The FluoCheck tools are made possible by the capabilities of X-Rite's i1Pro 2 spectrophotometer which supports the M0, M1, and M2 Measurement Conditions as defined in ISO 13655-2009. The FluoCheck tools were devised by BabelColor to rapidly evaluate if a color sample is susceptible to fluorescence and if two samples that match without fluorescence still match when fluorescence is taken under consideration. Here is a short description of each measurement condition: M0: The spectral power distribution of the light incident on the measured patch should conform to CIE Illuminant A, with a color temperature of 2856 K ± 100 K. Such a light source can be found in many colorimetric instruments, such as the i1Pro and i1Pro 2. It also closely corresponds to the spectrum of many halogen desk lamps. While a 2856 K blackbody does emit UV, the UV content for M0 is often not controlled and may vary between instrument models. M0 has traditionally been used for density measurements. M1: The spectral power distribution of the light incident on the measured patch should match CIE illuminant D50. This condition is specifically defined to study fluorescence by optical brighteners in the paper and /or in the printing inks. According to ISO 13655, conformance to M1 can be achieved by two methods. The first method is by providing a source which exactly matches illuminant D50 in both the UV and visible regions of the spectrum, with the UV requirement more precisely defined by ISO 3664. The second method is providing a separate UV source which replicates the effect of UV light on the optical brighteners of the paper; this is the method used in the i1Pro 2. M2: The measurement shall contain no contribution from optical brightening agents in the paper. While the spectral distribution is not explicitly defined, it shall be continuous in the wavelength range from 420 nm to at least 700 nm. The standard does not specify if the source should be filtered or if the measurement can be deduced from measurements with and without UV content. The i1Pro 2 uses the second method; it does not have a physical UV filter, and M2 data is obtained by processing the M0 and UV light measurements. If a paper is not fluorescent, then M0, M1 and M2 should be equal. The FluoCheck tools enable you to: characterize the Fluorescence Index (FI) of a single printed sample by computing the color difference between a measurement done under the M2 (UV-cut) measurement condition, and either M0 (Illuminant A) or M1 (D50); evaluate if the combined appearance of two printed samples varies between a reference Measurement Condition (M2, UV- cut) and a UV-inducing illuminant (either M0 or M1) using a Fluorescence Metamerism Index (FMI); judge how samples look under the M0, M1, and M2 measurement conditions and, for M2 (UV-cut), judge how they look under Illuminant A and D50 (virtual light box). In the screenshot below we show measurements made directly on two papers. The first paper, measured on the Reference side on the left, is from a glossy magazine. The second paper, measured on the Sample side on the right, is a paper used for paint chips. While the fluorescence is quite high in both cases, the fluorescent agents were used for quite different purposes.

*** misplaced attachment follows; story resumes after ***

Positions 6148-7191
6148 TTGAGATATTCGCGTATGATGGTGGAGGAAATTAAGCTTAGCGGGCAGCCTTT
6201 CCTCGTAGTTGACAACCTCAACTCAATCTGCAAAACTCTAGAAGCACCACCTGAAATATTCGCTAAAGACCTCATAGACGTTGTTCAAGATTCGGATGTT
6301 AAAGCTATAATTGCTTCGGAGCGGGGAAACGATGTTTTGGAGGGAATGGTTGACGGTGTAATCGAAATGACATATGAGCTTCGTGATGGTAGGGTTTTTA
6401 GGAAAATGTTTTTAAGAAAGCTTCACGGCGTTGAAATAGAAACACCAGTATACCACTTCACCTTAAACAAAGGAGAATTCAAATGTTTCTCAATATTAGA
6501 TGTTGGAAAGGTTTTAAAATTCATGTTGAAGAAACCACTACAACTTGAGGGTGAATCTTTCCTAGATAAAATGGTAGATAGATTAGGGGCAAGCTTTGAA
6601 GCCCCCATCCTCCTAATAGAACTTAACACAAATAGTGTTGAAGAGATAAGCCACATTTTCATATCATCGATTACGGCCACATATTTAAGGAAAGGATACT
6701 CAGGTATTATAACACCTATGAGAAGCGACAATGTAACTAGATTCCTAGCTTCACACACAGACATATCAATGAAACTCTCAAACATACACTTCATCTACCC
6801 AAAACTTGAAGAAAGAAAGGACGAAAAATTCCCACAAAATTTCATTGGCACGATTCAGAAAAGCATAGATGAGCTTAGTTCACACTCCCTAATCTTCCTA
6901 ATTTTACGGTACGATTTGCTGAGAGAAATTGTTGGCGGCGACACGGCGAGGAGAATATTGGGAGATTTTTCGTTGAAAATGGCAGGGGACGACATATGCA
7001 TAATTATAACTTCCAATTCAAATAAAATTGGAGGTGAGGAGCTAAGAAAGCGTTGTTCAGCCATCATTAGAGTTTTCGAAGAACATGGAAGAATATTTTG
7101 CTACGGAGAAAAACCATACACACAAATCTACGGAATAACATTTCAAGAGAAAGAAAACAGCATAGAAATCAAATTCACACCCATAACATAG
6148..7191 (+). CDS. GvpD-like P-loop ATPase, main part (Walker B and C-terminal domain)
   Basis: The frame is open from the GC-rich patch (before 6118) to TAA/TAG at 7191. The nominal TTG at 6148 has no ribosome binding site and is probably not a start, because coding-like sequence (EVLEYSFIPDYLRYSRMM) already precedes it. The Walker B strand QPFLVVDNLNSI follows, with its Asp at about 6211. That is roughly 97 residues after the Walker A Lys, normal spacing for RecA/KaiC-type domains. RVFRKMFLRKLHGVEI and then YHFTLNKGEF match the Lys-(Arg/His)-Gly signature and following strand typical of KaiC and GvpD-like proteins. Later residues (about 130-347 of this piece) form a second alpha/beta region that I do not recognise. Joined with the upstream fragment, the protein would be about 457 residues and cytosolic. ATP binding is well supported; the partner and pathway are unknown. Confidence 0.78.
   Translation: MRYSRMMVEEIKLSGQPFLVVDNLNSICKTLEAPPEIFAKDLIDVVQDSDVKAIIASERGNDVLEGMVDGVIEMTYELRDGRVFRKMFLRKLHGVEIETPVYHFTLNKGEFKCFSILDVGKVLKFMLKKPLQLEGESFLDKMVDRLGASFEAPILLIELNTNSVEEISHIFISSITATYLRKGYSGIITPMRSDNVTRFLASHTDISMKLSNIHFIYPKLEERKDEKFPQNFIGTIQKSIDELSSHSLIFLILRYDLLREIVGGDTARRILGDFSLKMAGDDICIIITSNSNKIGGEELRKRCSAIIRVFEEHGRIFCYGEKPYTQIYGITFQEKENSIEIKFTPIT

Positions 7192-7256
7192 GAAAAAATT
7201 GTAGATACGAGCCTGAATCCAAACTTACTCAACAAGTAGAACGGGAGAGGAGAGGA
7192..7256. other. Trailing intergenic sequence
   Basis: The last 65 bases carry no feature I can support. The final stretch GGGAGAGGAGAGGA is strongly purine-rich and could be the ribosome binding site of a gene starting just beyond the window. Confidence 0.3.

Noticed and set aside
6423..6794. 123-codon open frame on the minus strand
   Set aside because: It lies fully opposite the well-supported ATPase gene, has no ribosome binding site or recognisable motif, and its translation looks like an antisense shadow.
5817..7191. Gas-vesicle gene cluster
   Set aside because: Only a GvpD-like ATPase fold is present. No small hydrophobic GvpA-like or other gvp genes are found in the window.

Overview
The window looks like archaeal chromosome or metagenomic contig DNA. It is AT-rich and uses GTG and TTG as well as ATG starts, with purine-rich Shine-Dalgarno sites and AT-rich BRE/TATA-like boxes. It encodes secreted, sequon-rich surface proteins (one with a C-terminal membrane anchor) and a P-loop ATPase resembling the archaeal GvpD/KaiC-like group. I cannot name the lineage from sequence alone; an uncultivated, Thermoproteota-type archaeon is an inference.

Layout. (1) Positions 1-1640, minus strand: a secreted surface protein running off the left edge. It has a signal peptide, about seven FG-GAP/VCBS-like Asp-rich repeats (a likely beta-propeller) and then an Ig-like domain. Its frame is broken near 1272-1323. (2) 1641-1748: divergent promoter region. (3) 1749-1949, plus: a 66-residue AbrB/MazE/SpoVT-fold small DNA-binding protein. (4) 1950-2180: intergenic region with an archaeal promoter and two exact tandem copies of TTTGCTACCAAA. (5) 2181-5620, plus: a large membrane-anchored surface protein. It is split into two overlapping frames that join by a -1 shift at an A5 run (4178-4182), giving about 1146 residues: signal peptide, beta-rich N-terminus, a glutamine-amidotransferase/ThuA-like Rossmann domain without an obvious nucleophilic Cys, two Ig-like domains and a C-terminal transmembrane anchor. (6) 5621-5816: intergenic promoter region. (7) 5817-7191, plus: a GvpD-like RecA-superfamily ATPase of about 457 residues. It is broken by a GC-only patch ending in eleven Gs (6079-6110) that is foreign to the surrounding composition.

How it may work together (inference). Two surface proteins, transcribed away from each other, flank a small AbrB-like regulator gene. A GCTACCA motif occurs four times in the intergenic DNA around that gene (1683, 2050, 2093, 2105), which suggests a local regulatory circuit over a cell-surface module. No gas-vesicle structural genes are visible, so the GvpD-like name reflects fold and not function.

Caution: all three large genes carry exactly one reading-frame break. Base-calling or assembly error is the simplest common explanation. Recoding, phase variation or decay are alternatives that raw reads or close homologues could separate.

CT&A FLUOCHECK TOOLS 

For the magazine paper, the M2 (UV-cut) measurement at D50 shows that the base paper is quite neutral to start with (L*a*b*: 93,82 / 0,52 / 0,81) and the M1 (D50) measurement is visibly bluish, making the paper look whiter than white. For the paint chip paper, the M2 (UV- cut) measurement at D50 is yellowish while the M1 measurement is very neutral (93,64 / -0,06 / -0,01), so that the paint chip color may be evaluated with more accuracy. The color-differences between the patch colors obtained with the UV-cut (M2) measurement condition and the colors obtained with the M1 measurement conditions are the Fluorescent Indices (the measurements between M2 and M0 provide additional FIs). In this example the FI is computed using the CIEDE2000 color-difference formula; the FI computed between M1 and M2, relative to the the D50 illuminant, is 4,46 for the magazine paper and 4,19 for the paint chip paper. These color differences are very similar even if in one case the fluorescence is used to enhance perceived whiteness, and in the other case fluorescence is used to achieve a neutral color (the patch in the middle of the left side is very close to the patch at the bottom of the right side). Both papers also exhibit fluorescence relative to M0 (Illuminant A), but in a lesser degree, as expected because of the lower UV content of this Illuminant when compared to D50. Here again the FI values are quite similar, with 2,72 for the magazine paper and 2,49 for the paint chip paper. Now, if we consider both samples together, we see that they change in a similar manner between M1 and M2 and between M0 and M2, even if there not similar in any given measurement condition. This commonness in change is reflected in the FMI values which are very low, either for M0 relative to M2, labeled FMI(M0), or for M1 relative to M2, labeled FMI(M1). Please consult the FluoCheck section of the CT&A Help manual for additional examples.